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   Table of Contents - Current issue
Coverpage
July-September 2018
Volume 9 | Issue 3
Page Nos. 93-131

Online since Friday, August 31, 2018

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ORIGINAL ARTICLES  

An odontometric study of arch dimensions among Qatari population sample with different malocclusions p. 93
Hayder Abdalla Hashim, Yasmeen Ghassan Dweik, Hashim Al-Hussain
DOI:10.4103/ijor.ijor_12_18  
Background: Arch dimensions are very important to clinicians in orthodontics, pedodontics, prosthodontics, as well as to anthropologist. The dimensions include arch widths, arch length, and intra-alveolar width which assist in establishing proper diagnosis and treatment planning. Aims: This study aims to determine the arch dimensions in Qatari sample with different malocclusions, compare the results obtained with other previous studies and also compare the result between the different Angle's malocclusions classes. Materials and Methods: The sample consisted of 90 pairs of pretreatment orthodontic study casts selected from patients attending the orthodontic clinic. The sample was classified into three groups according to Angle's Classification as follows: Class I, Class, II, and Class III malocclusion and each group consisted of 30 pairs. The age range was between 13 and 20 years old. The intercanine width, inter-premolar width, intermolar width, and intra-alveolar width measurements were made in each dental cast using an electronic digital caliper. Independent t-test was performed for comparative analysis. Results: Descriptive statistics were presented for the three Angle's classifications. No significant difference was noted between the maxillary variables in Class I and Class III. Statistically significant difference was noticed in maxillary variables in Class II (intermolar II and inter-premolar I and II). Furthermore, significant differences were revealed in mandibular intermolar I and II, inter-premolar II, and inter-alveolar between Class III and Class I and also between Class III and Class II malocclusions. Class III malocclusion showed wider arch dimensions than that in Class I and Class II. Conclusions: The result of the present study is important to the orthodontist, pedodontist, and also to the prosthodontist and anthropologist.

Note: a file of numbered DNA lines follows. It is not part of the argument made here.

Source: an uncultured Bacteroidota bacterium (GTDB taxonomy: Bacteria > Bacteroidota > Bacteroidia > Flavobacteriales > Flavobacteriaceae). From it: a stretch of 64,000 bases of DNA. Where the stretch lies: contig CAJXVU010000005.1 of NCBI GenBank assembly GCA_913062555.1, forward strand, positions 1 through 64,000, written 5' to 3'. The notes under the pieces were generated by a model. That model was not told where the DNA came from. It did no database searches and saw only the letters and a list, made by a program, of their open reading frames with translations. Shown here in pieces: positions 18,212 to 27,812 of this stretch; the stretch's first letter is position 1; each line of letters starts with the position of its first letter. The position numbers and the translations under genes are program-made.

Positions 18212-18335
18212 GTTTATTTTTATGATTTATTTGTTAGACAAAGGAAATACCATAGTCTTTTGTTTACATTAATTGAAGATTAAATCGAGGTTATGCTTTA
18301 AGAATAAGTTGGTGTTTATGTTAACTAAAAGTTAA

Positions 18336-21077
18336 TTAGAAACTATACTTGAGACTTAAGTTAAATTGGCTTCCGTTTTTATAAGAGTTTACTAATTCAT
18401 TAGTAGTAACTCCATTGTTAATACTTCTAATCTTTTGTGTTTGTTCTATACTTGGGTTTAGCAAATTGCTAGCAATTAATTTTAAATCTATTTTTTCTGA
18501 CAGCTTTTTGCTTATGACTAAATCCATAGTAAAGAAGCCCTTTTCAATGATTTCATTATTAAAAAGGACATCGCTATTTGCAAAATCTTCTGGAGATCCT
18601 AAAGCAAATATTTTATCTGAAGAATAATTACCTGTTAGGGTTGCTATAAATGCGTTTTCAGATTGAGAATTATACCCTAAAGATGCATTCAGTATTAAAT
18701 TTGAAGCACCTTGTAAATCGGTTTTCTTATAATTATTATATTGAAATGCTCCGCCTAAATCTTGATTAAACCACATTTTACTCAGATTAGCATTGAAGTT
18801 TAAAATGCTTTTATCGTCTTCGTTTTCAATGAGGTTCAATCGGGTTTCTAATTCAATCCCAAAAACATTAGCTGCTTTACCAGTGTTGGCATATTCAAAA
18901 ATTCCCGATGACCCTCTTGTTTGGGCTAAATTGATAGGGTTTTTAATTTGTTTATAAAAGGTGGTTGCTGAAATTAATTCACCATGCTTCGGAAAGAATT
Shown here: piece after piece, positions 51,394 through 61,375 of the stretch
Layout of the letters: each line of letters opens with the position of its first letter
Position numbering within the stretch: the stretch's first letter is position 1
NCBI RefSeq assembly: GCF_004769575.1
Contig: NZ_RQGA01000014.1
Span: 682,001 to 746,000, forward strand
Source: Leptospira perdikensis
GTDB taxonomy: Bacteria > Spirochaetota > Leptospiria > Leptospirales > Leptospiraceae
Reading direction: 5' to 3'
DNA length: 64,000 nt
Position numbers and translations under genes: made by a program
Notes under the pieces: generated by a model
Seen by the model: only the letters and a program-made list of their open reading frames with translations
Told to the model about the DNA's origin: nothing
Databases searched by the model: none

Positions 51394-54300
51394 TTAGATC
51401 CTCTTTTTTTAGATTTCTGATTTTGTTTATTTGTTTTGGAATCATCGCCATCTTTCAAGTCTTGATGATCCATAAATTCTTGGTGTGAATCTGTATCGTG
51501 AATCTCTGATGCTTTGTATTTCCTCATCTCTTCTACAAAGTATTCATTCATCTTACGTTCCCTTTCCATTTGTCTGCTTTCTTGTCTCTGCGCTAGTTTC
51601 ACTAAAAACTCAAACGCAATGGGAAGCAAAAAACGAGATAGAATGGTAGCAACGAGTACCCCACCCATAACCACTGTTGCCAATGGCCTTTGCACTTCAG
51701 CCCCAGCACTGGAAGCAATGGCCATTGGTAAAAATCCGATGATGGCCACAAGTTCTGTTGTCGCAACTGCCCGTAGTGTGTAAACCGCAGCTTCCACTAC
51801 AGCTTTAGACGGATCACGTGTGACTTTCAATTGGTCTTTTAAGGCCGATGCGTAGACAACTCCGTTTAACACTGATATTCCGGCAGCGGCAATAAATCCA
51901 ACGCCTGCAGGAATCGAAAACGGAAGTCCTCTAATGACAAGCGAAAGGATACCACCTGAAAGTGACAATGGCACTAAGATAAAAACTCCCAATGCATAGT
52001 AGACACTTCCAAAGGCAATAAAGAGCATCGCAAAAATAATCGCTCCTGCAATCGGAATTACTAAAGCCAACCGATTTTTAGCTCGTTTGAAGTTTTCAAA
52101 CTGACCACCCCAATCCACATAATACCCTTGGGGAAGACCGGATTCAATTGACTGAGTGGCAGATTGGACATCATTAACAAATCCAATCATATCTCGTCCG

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The 5-year-olds' index, the GOSLON Yardstick index, and the modified Huddart/Bodenham index among children with complete unilateral cleft lip and palate: A methodological study p. 101
Mahwash Chaudhry, Henry Svensson, Magnus Becker, Anna-Paulina Wiedel
DOI:10.4103/ijor.ijor_11_18